- Official Blog

Welcome to the official blog of the Baseball Parent Guide. Our free baseball articles and daily post provide baseball parents with valuable drills and tips to help improve your home, team and backyard baseball practice. Our archive has hundreds of informative and useful articles and posts related to all aspects of baseball training, practice and skill development. Make sure to save this site to your favorites for future visits. Happy Hitting and Good Luck to Your Team!

Wednesday, July 23, 2008

Does your son show great potential as a pitcher?

Good morning. If your son has the potential to become a future baseball prospect as a pitcher, there are 3 things that you should consider doing as soon as possible:

1. Finding a one-on-coach for pitching lessons. Many times you already know a well known and respected instructor in your area. Contact your high school coach, he most likely can recommend a couple of instructors. Make arrangements to visit and talk to the instructor about your son's pitching future. If you are comfortable with this instructor, you can set a weekly schedule of pitching lessons. The money spent on quality pitching lesson is money well spent.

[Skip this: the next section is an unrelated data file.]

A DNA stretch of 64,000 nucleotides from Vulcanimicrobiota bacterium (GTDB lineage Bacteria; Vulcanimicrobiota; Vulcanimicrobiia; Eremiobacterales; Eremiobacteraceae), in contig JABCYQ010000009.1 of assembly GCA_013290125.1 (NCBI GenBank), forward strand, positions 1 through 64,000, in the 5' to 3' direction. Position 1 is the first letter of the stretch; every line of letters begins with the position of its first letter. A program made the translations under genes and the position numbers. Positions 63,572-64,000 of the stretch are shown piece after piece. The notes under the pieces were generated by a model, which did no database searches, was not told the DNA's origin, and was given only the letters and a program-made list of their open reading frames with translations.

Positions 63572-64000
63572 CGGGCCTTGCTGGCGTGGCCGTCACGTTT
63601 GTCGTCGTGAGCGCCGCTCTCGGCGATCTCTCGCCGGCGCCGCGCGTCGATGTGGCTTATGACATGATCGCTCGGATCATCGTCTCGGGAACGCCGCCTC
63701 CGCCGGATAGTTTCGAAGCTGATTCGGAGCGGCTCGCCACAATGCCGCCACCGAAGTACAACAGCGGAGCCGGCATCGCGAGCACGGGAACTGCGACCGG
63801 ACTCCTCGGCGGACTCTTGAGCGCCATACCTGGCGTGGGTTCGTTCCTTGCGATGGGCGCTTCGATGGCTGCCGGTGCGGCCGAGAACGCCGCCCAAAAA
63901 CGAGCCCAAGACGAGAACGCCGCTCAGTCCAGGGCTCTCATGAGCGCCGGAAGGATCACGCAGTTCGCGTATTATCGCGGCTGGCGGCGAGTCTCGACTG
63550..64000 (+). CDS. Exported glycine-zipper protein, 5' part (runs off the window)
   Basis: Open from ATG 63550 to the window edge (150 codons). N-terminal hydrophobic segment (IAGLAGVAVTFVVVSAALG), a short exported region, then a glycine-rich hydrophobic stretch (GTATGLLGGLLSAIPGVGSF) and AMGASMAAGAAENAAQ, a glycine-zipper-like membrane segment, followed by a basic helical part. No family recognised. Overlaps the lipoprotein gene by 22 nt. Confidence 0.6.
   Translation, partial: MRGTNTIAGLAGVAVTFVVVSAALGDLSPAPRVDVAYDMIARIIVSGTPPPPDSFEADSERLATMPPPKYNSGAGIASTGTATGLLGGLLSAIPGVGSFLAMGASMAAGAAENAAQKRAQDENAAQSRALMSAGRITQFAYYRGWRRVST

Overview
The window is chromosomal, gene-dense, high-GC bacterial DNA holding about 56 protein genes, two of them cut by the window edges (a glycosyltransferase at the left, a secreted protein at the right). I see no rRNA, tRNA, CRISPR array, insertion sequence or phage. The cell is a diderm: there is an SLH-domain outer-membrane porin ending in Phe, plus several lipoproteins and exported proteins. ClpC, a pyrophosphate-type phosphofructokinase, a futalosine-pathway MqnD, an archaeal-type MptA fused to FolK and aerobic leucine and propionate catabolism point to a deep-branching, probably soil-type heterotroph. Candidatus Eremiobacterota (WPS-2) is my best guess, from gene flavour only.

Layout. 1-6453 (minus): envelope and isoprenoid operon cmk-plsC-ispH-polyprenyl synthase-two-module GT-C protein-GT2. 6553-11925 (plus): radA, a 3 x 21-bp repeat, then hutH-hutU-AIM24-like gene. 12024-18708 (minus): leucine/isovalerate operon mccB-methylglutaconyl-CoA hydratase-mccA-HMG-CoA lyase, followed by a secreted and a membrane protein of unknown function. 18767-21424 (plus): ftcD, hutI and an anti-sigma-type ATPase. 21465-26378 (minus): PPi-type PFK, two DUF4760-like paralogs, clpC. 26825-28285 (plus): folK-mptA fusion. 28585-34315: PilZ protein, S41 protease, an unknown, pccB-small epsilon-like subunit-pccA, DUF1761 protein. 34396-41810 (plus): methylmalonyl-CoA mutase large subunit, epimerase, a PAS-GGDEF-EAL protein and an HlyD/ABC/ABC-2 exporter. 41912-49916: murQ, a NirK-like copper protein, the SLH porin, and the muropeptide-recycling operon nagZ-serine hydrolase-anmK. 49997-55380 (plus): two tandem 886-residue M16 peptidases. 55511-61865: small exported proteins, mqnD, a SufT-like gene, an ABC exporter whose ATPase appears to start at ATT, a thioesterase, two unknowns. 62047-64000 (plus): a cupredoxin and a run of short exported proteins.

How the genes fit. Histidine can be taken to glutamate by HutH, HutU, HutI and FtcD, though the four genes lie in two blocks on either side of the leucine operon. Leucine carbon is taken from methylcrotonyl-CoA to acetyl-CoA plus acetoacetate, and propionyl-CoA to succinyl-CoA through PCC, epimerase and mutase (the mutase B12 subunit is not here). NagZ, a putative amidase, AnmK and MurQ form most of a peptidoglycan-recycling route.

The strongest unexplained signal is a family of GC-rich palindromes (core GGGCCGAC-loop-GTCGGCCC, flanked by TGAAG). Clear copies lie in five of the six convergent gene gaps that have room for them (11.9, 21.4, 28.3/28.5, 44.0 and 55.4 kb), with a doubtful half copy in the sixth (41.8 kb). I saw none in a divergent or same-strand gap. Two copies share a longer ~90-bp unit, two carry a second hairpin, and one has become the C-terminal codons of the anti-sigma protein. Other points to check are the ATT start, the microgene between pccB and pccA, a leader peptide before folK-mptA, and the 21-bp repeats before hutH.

2. If your child is under the age of 10, you may consider building your own pitching mound in your backyard. This is an inexpensive way to improve the quality of your backyard pitching workouts. If you can catch your son during pitching workouts, that is best. If not, you may want to purchase a pitching target or toss back trainer as a target for using during pitching practice.